By David R. Hoffman
Perhaps the most disturbing ability of human beings is the ability to rationalize anything. And this ability tends to rise in conjunction with the level of irresponsibility or stupidity an individual is attempting to justify.
Evidence of this reality has been painfully clear in America since the start of the new millennium, which ominously began with the coup of 2000, and the illegal occupancy of the White House by George W. Bush and his inept, deceitful, corrupt cabal of warmongers.
Almost immediately after this coup, Bush apologists leapt into action, endeavoring to rationalize everything Bush did, from his election thefts and shredding of the United States Constitution to his use of torture, rendition, and illegal detention. According to these apologists, the failure to prevent the September 11, 2001 attacks was not the Bush dictatorship’s fault (despite the fact that it was responsible for national security at the time). Instead these attacks were blamed on Bush’s predecessor Bill Clinton. And even during the twilight of the Bush dictatorship, after nearly eight years of arrogance, deceit and incompetence had culminated in two lingering wars and one of the worst recessions in decades, these apologists still attempted to blame Clinton for all the nation’s ills.
But with Barack Obama in the White House, suddenly the tune has changed. The rallying cry of the former Bush apologists has now become, “You can’t blame George W. anymore.”
If this isn’t the pinnacle of hypocrisy and speciousness, it would be impossible to explain what is. To now blame Obama for the mendaciousness, idiocy, hypocrisy, corruption and ineptness of the Bush dictatorship is like blaming a legitimate physician for failing to immediately cure an infection that a phony physician not only caused, but also neglected to treat.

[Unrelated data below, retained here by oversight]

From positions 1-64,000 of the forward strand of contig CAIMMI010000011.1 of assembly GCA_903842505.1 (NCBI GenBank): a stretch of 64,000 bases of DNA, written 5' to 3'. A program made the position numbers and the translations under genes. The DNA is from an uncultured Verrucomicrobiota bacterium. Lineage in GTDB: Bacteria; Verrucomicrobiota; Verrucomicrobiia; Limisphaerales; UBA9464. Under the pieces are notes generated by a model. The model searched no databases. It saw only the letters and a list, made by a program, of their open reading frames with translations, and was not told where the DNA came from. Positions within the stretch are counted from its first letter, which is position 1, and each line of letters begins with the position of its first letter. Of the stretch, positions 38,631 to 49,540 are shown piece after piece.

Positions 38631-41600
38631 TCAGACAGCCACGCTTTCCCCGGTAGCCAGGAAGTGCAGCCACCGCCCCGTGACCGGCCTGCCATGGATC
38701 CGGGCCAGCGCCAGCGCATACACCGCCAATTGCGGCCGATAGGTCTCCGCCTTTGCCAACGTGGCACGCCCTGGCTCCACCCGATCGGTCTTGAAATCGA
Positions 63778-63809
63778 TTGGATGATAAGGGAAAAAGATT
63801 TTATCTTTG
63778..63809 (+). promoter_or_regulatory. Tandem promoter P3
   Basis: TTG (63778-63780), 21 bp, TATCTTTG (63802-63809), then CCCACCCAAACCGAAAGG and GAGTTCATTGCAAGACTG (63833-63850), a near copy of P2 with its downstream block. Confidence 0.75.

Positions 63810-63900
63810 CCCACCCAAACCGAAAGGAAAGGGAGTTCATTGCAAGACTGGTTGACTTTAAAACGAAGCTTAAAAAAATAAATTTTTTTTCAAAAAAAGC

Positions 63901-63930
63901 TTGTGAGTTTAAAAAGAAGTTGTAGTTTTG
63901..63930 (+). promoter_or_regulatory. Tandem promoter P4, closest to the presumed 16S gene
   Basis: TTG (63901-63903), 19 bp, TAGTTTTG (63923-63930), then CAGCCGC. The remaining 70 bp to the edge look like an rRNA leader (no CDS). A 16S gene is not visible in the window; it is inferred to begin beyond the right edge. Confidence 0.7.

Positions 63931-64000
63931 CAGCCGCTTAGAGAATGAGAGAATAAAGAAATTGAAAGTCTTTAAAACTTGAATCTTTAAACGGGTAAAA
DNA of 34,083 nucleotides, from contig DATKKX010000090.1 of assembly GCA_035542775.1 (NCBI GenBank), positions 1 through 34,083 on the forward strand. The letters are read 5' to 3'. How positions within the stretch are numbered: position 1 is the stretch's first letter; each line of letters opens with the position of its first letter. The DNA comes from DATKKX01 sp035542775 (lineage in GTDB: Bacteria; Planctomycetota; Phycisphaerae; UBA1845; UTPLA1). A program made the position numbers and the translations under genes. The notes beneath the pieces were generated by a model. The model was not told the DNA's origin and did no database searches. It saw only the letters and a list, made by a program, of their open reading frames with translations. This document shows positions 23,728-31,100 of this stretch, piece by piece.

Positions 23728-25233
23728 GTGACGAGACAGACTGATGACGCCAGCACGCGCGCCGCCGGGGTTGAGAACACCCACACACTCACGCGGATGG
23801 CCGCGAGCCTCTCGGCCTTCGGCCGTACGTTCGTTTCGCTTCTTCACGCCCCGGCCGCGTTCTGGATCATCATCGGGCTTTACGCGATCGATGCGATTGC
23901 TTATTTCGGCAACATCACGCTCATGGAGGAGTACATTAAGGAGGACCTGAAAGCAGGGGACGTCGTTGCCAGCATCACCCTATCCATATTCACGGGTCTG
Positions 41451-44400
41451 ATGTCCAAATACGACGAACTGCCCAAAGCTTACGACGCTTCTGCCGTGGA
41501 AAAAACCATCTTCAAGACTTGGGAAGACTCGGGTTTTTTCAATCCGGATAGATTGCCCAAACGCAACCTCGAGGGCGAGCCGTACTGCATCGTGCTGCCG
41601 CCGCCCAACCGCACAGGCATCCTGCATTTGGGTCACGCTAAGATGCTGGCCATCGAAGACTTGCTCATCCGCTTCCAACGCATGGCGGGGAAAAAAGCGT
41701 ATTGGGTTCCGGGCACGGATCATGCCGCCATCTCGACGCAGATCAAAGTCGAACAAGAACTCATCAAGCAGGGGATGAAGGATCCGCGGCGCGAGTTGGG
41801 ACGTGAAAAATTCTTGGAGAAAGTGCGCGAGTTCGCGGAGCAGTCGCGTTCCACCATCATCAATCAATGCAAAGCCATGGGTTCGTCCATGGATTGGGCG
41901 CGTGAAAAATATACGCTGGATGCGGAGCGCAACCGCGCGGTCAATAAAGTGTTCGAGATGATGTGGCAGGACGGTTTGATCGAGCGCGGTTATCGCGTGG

The United States does not begin anew with each election. The Bush dictatorship’s “gifts” to Obama, besides the wars and the recession, were a detention camp at Guantanamo Bay, an amoral judiciary dedicated to destroying the Constitution, a shredded Bill of Rights that no longer protects America’s freedoms, and a cadre of torturers and war criminals who believe they are above the law.
Sadly, the infection spawned by the legacy of the Bush dictatorship is now plaguing the world. In Iran protests have erupted over the results of a disputed presidential election, inspiring America’s politicians and corporate-controlled media to respond with “righteous indignation.”
Yet where were these politicians and media when George W. Bush’s brother Jeb, acting in concert with an unethical Supreme Court “justice” named Antonin Scalia and a smirking Katherine Harris, helped Bush steal America’s presidential election during the coup of 2000? Aside from a few whimpers, the media largely ignored this undermining of democracy, allegedly so “the country could move forward.”
After so conveniently ignoring electoral fraud in their own nation, it is the height of hypocrisy for American politicians and media to now spew sanctimonious outrage over allegations of electoral fraud in other nations. It is also the height of hypocrisy for the American people to jingoistically permit their government to constantly engage in wars in other lands, purportedly to promote the principles of “freedom and democracy,” while they mutely let those principles be decimated at home.